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Are couples in Europe becoming more gender-equal? This short statistical paper examines two specific aspects of the question: (i) the emerging trends in couples' earnings structures; and (ii) the extent to which more equal earnings relates to more equal domestic work contributions. Our analysis of recent trends (2007–2010), using the European Union Statistics on Income and Living Conditions (EU-SILC), indicated a continued majority of male sole- or main-earners, but also a decline in this gender imbalance over the three-year period. It is not yet known, however, whether this will ultimately be seen to have been driven by the economic crisis or to be part of a continuing trend towards more gender-equal couple earnings structures. Our empirical findings also addressed the tension between more gender-equal earnings that is expected to promote more gender-equal domestic work contributions and gender-role norms that perpetuate unequal domestic work contributions. We found that women spent much greater time in domestic work tasks than men, and that there is a relatively small difference in domestic work hours between men who contribute all most of the couple's earnings and men who contribute smaller proportions of the couple's earnings. In contrast, we found that women who contribute smaller proportions or none of the couple's earnings spent many more hours in domestic work tasks. These findings suggested an important factor that is likely to continue to act as a drag on change towards more equality within couples even in the presence of effective work/family reconciliation policies: a highly unequal gender division of labour in the home.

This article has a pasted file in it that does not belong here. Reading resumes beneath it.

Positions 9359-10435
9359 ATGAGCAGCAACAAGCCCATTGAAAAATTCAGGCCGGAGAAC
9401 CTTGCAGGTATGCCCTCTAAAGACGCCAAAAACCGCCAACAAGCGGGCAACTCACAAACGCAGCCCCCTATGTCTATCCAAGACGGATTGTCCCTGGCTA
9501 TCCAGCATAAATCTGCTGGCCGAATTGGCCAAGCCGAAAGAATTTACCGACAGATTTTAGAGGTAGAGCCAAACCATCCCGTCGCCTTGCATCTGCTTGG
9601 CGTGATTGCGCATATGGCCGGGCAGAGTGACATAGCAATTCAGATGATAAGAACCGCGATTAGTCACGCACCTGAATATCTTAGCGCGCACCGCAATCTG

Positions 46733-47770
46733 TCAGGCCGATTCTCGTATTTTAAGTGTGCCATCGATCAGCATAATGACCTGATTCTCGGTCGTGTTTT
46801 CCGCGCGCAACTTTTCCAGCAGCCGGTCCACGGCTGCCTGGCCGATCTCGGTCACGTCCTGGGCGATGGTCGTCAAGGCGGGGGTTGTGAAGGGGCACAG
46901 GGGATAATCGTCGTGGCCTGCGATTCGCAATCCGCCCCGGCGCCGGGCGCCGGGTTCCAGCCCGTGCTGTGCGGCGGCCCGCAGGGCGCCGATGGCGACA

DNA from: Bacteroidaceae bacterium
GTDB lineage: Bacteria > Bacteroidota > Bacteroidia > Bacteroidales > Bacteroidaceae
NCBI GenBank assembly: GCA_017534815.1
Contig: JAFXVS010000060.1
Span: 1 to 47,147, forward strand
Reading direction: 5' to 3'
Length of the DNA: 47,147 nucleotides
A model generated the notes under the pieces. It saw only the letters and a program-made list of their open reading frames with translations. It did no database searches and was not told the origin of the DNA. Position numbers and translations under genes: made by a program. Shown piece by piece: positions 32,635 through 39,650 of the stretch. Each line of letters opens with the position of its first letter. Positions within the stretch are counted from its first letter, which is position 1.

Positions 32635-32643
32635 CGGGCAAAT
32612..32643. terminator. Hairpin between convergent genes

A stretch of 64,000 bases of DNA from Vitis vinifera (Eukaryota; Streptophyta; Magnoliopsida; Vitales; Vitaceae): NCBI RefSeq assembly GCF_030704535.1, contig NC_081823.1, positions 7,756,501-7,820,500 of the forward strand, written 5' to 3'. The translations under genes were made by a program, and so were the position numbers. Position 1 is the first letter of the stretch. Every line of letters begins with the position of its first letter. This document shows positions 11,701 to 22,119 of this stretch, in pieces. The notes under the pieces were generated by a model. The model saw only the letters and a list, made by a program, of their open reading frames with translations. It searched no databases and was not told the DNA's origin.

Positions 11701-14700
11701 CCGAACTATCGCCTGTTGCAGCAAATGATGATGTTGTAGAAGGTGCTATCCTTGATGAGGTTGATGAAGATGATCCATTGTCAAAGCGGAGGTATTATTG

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This research was commissioned by the European Commission Directorate General for Justice and Fundamental Rights. The study was jointly undertaken by RAND Europe and the University of Groningen.

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